The majority of the researchers were unenthusiastic about sharing their Grant Applications or Grey literature at any stage. For Grant Applications the overall feeling was that if the grant was successful then researchers didn’t want to share their methodology. If the grant was unsuccessful, they were reluctant to share their failures or they planned to submit to another granting agency. Most lecturers in the room agreed that they were fine sharing an abstract of their grant awards (which many funders post on their website).

As for Grey Literature which we defined as working papers or opinion papers, no one wanted to share anything that could be considered unfinished or not well thought out. One member of the law faculty said that if they had produced any grey literature worth sharing, then they would publish it in a journal. Moreover, it could be detrimental to their career if they shared anything that wasn’t well-researched and presented.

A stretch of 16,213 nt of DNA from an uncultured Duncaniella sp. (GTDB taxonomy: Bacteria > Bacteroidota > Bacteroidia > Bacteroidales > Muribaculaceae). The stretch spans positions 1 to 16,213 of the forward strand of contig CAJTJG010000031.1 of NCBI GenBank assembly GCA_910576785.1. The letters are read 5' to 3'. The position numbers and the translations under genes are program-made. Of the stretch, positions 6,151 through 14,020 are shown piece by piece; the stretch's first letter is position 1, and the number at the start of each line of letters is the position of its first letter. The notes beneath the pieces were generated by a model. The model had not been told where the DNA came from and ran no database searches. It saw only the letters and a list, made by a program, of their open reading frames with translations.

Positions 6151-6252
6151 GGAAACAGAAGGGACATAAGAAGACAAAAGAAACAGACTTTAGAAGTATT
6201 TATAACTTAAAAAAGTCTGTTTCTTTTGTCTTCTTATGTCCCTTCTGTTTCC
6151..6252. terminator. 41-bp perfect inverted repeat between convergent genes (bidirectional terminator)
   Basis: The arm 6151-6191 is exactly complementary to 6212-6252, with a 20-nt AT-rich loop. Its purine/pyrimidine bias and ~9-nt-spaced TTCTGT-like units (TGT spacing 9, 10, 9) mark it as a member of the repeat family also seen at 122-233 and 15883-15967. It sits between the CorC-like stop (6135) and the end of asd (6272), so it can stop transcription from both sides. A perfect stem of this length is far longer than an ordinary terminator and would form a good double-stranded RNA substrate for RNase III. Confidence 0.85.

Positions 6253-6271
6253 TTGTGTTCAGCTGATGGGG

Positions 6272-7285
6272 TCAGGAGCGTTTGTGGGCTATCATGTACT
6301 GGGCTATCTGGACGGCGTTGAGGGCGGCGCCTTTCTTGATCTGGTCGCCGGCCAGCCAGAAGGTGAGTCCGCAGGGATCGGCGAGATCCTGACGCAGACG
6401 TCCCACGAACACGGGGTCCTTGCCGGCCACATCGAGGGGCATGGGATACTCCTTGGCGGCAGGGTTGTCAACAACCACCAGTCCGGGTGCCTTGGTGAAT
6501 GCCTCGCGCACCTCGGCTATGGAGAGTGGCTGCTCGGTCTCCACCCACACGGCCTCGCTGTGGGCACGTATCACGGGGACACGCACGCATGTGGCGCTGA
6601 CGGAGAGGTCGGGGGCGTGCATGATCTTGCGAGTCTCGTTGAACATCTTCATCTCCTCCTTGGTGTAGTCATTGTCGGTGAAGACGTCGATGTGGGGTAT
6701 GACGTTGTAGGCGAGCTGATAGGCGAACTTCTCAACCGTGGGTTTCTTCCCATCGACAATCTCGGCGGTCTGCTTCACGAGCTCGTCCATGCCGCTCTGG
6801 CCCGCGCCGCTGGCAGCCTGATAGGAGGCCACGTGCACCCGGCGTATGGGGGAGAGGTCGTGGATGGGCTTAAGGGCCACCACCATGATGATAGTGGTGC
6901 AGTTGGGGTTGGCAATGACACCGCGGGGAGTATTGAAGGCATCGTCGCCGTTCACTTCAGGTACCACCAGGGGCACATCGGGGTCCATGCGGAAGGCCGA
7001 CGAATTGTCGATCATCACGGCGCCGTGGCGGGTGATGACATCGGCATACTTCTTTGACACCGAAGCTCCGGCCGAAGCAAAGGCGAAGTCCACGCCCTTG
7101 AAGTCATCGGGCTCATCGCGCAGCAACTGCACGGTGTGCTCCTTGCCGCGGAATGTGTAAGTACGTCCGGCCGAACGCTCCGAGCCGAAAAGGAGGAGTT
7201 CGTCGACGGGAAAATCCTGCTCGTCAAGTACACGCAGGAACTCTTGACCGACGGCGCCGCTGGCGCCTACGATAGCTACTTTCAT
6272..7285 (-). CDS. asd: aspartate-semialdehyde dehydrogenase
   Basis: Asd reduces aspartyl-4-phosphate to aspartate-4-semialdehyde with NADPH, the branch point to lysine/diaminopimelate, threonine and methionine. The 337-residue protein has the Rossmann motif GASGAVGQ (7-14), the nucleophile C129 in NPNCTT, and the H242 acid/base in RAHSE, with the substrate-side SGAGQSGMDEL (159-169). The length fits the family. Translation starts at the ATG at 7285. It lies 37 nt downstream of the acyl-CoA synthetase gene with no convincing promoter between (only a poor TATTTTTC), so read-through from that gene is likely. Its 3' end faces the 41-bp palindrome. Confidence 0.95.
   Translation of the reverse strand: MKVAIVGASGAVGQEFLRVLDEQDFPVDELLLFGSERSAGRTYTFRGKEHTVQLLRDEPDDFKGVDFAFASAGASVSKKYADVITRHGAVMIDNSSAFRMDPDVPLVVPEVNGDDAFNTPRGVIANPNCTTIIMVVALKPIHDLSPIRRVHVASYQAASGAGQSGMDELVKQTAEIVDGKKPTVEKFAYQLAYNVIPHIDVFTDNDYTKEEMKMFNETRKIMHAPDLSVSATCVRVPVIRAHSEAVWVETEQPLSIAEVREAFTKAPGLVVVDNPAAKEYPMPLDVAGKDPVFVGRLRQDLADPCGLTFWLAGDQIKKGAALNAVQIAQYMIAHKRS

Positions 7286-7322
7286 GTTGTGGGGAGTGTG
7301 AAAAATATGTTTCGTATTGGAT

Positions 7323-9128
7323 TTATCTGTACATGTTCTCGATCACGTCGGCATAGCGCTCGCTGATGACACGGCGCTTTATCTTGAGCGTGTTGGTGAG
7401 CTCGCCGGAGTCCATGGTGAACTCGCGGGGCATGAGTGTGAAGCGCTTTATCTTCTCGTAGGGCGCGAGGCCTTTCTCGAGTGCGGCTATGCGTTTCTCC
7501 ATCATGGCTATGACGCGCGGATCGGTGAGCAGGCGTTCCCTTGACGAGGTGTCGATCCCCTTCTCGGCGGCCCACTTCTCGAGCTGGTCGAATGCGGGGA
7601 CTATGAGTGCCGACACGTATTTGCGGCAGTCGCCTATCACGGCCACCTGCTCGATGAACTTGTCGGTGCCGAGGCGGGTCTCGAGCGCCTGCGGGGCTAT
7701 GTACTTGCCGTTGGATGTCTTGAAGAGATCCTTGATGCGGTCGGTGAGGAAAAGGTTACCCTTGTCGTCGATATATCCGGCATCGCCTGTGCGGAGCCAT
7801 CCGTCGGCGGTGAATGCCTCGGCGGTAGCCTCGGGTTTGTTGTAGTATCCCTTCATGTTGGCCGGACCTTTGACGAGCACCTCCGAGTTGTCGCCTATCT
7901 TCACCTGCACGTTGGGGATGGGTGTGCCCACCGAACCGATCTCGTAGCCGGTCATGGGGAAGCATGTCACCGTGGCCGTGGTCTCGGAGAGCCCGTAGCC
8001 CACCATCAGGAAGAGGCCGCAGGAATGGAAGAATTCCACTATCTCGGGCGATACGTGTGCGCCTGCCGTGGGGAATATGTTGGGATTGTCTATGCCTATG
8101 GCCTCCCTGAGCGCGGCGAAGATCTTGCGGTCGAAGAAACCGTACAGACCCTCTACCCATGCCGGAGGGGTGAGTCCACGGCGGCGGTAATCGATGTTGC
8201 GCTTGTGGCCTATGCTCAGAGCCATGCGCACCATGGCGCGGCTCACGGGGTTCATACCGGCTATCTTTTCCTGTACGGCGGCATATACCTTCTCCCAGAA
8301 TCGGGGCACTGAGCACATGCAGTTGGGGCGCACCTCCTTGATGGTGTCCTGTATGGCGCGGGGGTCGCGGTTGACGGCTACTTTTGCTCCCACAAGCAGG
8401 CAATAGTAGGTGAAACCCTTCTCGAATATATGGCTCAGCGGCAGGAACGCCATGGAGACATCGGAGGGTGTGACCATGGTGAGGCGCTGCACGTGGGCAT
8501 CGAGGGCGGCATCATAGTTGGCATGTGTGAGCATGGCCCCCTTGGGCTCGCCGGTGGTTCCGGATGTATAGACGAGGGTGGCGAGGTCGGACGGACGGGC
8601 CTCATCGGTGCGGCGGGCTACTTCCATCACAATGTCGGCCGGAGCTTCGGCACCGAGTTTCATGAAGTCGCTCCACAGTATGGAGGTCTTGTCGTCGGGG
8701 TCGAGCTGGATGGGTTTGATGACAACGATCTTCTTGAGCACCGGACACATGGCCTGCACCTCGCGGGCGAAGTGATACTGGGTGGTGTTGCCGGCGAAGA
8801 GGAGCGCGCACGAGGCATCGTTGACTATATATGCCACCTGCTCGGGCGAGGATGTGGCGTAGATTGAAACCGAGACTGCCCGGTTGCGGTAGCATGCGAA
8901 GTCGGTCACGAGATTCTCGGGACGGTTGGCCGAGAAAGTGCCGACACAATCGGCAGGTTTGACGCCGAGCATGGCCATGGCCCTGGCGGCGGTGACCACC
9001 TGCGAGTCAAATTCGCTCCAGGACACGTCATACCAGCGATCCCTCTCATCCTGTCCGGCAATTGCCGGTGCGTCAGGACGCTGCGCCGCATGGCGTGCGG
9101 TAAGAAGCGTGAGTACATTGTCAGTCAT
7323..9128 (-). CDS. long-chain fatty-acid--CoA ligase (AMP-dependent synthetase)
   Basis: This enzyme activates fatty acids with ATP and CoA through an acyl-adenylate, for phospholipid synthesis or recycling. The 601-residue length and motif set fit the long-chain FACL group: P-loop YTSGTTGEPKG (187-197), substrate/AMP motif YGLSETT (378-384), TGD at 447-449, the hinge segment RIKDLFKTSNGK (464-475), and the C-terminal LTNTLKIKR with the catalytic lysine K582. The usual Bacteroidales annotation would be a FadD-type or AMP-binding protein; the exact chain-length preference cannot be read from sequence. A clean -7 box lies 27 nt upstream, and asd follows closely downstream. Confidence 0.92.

More money please

To finish up the session, we asked researchers what more could the University be doing to promote Open Research. Not surprisingly most people were resistant to any University mandate telling them what to do. In addition, they were strongly against any Open Research requirements being tied in with HR practices like promotions. The researchers supported discipline specific requirements for Open Research.

Clearer instructions from the University and from funders of what is required of researchers was also desired. Having a myriad of policies is quite confusing and burdensome for researchers who already feel pressured to publish. In the end, most said that if the University would pay, then they would be happy to share their published work.

Published 4 April 2018
Written by Katie Hughes